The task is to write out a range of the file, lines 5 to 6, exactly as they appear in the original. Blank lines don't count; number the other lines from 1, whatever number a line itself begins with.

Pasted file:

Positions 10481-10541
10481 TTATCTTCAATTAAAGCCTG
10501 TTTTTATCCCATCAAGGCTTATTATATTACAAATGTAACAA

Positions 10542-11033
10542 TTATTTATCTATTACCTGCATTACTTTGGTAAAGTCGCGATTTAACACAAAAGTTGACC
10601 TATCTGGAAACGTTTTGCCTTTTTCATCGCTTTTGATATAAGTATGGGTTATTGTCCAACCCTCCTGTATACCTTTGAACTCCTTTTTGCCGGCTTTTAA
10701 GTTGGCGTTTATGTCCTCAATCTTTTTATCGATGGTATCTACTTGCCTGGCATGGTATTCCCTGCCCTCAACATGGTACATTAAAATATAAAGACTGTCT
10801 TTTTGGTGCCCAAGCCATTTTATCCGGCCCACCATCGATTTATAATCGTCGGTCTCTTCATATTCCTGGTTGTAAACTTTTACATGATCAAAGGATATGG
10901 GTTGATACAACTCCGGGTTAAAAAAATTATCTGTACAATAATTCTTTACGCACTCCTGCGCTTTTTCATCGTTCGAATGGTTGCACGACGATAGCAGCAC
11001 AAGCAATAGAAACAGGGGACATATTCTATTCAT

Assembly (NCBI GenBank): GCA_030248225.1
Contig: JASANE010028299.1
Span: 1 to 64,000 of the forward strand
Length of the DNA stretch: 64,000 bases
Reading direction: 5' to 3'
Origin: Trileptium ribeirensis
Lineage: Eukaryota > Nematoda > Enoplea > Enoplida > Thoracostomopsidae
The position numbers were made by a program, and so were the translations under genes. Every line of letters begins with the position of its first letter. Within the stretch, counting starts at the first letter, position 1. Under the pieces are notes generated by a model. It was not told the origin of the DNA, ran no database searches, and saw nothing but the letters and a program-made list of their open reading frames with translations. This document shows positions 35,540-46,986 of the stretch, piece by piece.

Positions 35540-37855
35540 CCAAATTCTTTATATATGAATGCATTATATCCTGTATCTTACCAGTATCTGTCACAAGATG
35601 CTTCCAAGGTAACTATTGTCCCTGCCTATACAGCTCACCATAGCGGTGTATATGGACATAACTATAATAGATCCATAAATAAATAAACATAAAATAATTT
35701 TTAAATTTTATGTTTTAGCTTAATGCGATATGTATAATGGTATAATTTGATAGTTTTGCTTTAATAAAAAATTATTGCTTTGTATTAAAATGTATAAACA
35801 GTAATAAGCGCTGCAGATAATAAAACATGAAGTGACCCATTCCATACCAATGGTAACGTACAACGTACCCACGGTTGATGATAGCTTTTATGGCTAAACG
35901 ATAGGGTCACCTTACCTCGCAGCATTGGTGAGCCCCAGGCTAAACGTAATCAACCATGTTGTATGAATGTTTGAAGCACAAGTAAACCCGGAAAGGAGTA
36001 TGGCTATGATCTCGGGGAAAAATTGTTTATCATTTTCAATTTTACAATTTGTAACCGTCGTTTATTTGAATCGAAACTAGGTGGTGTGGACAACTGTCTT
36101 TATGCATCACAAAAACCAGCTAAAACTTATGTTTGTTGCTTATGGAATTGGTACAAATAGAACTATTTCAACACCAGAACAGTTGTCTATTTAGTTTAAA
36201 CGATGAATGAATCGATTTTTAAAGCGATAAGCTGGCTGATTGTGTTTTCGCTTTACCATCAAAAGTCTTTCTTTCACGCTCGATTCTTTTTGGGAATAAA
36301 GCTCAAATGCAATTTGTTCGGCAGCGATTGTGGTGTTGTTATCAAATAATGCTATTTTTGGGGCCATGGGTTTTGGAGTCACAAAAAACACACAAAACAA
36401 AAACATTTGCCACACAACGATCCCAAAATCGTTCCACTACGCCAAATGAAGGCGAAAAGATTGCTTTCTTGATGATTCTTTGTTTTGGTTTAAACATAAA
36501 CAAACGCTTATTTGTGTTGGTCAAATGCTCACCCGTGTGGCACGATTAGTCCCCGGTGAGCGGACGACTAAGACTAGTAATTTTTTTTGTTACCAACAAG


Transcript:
10542 TTATTTATCTATTACCTGCATTACTTTGGTAAAGTCGCGATTTAACACAAAAGTTGACC
10601 TATCTGGAAACGTTTTGCCTTTTTCATCGCTTTTGATATAAGTATGGGTTATTGTCCAACCCTCCTGTATACCTTTGAACTCCTTTTTGCCGGCTTTTAA